A request by oil company Phillips 66—formerly ConocoPhillips—to increase production at its Santa Maria refinery in Arroyo Grande has received a nod of approval from the county.
On Dec. 13, Phillips 66 reps went before the San Luis Obispo County Planning Commission, seeking a modification to the company’s existing permit to allow for a 10 percent ramp-up in throughput—the process of moving product in and out of the refinery.
Currently, the 1,780-acre facility, which employs 133 workers and about 90 contractors, operates 24 hours a day, seven days a week. It produces about 44,000 barrels of crude each day; the increase would increase that number to nearly 49,000.
Following hours of questioning both the company rep and county safety officials, the commission unanimously approved the request, but not before asking some tough questions about how the change will impact safety and other issues at the plant.
In the end, commissioners included a condition that Phillips 66 pays for additional safety training to address the increased risk for accidents or fire hazards at the refinery and to the surrounding community, which is in the jurisdiction of CalFire.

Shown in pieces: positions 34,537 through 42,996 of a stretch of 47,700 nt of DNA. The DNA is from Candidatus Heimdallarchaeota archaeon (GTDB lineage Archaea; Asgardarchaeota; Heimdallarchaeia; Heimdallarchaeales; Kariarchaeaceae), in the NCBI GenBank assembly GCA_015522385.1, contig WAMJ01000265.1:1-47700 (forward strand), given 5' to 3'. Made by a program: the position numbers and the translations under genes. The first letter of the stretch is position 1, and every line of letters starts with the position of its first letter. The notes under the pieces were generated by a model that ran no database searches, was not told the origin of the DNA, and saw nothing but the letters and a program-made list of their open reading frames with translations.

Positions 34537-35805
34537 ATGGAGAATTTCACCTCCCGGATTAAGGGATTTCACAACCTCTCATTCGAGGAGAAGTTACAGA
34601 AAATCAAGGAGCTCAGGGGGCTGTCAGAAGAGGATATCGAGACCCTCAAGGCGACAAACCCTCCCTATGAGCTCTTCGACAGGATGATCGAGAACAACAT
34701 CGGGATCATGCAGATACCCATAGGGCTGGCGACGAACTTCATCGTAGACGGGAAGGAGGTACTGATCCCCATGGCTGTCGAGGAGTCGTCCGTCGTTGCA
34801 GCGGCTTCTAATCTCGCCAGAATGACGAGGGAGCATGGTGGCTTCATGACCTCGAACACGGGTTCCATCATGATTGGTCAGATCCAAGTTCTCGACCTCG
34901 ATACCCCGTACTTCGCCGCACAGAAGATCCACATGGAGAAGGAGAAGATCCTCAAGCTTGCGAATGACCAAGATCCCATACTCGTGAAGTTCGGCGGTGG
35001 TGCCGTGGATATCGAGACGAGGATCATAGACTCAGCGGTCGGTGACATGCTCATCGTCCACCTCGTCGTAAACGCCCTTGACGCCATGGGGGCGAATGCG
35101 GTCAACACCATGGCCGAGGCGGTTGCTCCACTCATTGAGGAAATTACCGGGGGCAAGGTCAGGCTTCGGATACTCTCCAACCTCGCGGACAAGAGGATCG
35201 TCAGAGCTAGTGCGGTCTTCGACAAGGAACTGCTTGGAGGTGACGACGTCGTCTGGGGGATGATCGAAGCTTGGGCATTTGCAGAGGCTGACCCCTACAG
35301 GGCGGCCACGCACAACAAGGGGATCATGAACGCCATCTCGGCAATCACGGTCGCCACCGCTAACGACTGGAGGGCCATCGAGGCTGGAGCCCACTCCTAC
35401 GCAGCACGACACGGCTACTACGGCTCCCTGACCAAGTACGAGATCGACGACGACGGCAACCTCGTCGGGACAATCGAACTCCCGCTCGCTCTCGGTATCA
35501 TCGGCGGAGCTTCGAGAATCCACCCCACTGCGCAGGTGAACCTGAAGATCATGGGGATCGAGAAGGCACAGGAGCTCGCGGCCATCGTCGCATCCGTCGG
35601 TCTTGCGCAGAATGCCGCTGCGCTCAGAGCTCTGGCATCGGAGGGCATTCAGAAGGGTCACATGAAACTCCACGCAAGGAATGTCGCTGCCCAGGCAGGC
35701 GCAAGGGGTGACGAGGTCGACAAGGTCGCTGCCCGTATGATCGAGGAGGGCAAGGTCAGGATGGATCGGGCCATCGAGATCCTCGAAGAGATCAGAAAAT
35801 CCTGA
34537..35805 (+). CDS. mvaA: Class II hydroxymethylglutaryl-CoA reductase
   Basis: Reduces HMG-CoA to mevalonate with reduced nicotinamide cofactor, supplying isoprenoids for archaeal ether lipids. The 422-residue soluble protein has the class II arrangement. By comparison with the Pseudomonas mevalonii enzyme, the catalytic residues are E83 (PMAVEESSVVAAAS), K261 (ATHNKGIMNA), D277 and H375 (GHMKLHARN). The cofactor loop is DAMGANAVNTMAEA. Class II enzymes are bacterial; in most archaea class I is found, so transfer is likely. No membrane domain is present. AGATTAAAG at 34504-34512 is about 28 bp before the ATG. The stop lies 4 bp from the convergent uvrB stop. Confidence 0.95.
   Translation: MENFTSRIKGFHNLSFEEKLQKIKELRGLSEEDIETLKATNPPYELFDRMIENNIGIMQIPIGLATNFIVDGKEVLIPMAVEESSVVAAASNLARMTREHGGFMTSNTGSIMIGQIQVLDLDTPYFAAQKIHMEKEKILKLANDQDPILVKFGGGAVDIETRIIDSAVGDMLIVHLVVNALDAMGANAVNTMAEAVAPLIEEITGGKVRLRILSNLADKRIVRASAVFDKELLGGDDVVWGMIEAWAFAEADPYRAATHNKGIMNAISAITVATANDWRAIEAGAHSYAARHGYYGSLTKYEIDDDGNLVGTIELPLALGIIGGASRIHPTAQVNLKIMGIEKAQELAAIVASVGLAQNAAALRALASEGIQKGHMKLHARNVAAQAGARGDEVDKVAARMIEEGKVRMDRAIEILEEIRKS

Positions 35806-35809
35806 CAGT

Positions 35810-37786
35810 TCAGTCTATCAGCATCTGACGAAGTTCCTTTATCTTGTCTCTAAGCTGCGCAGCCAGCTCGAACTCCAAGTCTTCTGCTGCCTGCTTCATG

“Any time you increase the workload it increases the potential for us to have to respond to an incident,” CalFire Chief Rob Lewin told the commission. “It all affects the potential for something to occur.”
“There’s no question that increasing throughput increases cost,” Commissioner Tim Murphy said. “We’ve see refinery fires around the state and what they can be … and I’d like to see [Phillips] pay for that.”
Phillips 66 management has come under fire recently for demoting and reassigning key safety staff at the facility.
The plant processes heavy, sulfur-rich crude. Once semi-refined, the liquid product is sent via pipeline to the Rodeo Refinery approximately 200 miles to the north for upgrading into finished petroleum products. Solid petroleum coke and recovered sulfur are also shipped out of the facility by rail or truck.